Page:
10/25/2004

Contact: John Scarffe, KU Endowment Association, (785) 832-7336

Retired English teacher to give $3.5 million for School of Education, KU

LAWRENCE -- Pledging to "make a difference" in the lives of students, a retired English teacher has given $500,000 for a University of Kansas School of Education scholarship and committed an estimated $3 million for KU through her estate plans.

The $500,000 gift from Concordia resident Lavon Brosseau, who taught English for 29 years, established the Jack and Lavon Brosseau Scholars Fund for Teacher Education Students.

Named for Brosseau and her late husband, who co-owned and operated Concordia Mirror and Glass, the endowed fund at the Kansas University Endowment Association will provide scholarships for students admitted to the teacher education program who have a 3.0 grade point average or higher.

The remainder of the gift was pledged through estate plans the couple created in 1994. The deferred gifts include unrestricted support for the university and additional funds for the education scholarship.

"Lavon Brosseau has touched many lives through her teaching career," said KU Chancellor Robert Hemenway. "Now Lavon will continue to have a major impact on students by helping to alleviate the cost of their education."

Angela Lumpkin, former education dean, said Brosseau's gift was an investment in the future of education.

"As a former teacher, Lavon knows the importance of support for strong educational preparation for teachers," she said. "The School of Education is honored and humbled by her generosity and friendship."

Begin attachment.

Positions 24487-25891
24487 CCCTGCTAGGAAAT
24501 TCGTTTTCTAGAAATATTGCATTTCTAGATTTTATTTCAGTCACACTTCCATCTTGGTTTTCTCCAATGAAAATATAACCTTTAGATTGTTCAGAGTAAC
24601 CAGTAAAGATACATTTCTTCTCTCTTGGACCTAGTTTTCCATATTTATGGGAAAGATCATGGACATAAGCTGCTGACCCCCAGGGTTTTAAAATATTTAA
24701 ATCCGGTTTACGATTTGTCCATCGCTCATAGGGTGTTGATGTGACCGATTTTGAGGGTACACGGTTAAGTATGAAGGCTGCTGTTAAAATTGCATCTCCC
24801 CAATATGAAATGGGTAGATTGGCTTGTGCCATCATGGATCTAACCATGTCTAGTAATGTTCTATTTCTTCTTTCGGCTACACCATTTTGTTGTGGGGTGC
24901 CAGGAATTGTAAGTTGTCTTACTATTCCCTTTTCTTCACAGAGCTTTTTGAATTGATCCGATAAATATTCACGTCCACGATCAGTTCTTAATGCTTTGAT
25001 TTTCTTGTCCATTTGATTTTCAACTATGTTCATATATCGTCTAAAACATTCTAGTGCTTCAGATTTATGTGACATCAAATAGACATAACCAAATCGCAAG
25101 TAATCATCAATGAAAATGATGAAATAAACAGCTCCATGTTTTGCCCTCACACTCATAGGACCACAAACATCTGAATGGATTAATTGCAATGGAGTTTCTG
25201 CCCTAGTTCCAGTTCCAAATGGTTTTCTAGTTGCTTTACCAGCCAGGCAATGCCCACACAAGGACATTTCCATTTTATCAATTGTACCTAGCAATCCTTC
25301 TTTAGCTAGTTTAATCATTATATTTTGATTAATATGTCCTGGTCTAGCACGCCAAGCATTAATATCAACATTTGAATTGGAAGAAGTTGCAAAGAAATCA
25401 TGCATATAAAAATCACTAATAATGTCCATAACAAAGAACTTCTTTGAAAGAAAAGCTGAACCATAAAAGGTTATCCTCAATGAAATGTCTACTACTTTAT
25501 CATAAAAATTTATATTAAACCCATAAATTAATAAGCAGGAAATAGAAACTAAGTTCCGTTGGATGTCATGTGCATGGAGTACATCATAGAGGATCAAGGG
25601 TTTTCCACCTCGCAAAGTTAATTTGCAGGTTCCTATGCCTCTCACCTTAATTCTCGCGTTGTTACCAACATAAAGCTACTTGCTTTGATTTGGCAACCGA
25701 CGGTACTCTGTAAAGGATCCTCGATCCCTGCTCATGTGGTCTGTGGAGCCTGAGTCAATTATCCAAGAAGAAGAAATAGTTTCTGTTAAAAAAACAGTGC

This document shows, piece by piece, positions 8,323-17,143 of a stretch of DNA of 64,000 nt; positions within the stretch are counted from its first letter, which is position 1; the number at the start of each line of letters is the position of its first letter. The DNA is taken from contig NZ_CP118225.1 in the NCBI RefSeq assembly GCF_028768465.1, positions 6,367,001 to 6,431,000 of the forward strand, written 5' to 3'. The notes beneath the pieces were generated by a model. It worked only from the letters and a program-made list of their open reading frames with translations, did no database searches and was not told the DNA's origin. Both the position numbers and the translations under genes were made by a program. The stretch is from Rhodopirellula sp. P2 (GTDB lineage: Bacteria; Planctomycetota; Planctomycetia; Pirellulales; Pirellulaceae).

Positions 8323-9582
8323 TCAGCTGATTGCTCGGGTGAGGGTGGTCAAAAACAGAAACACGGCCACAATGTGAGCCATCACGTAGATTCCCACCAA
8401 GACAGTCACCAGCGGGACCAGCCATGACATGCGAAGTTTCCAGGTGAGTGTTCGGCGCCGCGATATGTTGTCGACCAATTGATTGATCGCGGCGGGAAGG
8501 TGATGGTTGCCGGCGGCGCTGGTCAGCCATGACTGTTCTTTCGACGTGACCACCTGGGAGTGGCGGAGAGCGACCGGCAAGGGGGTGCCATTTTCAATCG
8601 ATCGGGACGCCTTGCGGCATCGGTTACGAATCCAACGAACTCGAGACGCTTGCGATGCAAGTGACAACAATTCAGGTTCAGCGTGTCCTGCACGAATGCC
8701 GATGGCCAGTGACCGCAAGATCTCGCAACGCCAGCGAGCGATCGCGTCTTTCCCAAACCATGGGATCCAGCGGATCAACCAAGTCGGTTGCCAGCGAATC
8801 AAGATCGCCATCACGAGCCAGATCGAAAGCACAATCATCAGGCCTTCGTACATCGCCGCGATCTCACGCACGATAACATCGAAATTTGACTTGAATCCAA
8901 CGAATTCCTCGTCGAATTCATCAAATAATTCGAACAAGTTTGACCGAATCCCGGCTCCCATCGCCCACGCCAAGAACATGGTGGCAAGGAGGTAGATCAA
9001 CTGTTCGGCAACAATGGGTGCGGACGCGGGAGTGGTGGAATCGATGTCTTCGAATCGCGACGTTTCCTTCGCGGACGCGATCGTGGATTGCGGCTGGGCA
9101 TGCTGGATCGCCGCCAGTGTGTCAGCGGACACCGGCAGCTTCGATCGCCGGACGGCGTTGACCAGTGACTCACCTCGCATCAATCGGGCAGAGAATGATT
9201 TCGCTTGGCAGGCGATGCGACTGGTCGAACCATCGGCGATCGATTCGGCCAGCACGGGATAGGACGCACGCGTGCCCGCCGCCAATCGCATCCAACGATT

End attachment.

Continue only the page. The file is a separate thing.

Brosseau attended KU to pursue a National Defense Education Act fellowship in 1964. However, it was her experiences with three KU administrators -- Hemenway, Lumpkin and Jeff Weinberg, assistant to the chancellor -- that convinced her she should offer her support. She said that Weinberg, one of her former students, introduced her to Lumpkin.

"I have been so impressed with Angela's work," Brosseau said. "She's shown me that she means business as far as teaching goes.

"My motto is Īmake a difference.' The best thing Jack and I could do was give to schools and to give for scholarships. I want to encourage people to teach if they want to because this country needs good teachers."

A native of rural Greenwood County, Brosseau said she knew from an early age that she wanted to teach. She didn't like English, however, until high school English teachers made an impression on her.

"They made me love English," she said. "I went from not caring in the 8th grade to getting good enough grades in high school that I didn't have to take the final."

Brosseau graduated with a degree in education from Kansas State University and in 1971 earned a master's degree in English literature from Pittsburg State University. Her teaching career took her to public schools in Atwood, Concordia and Coffeyville, followed by nine years at Cloud County Community College in Concordia. She retired from teaching in 1978. She currently manages her four farm properties, which total more than 1,000 acres.

In 1972, she married Jack Brosseau, a glazier and farm property owner. He retired in 1980. The couple traveled extensively until his death in 1998.

Brosseau's gift for education scholarships counts toward the goal of KU First: Invest in Excellence, the largest fund-raising campaign in KU history. KU Endowment is conducting KU First on behalf of KU through 2004 to raise in excess of $600 million for scholarships, fellowships, professorships, capital projects and program support. KU Endowment serves as the independent, nonprofit fund-raising and fund-management organization for KU.

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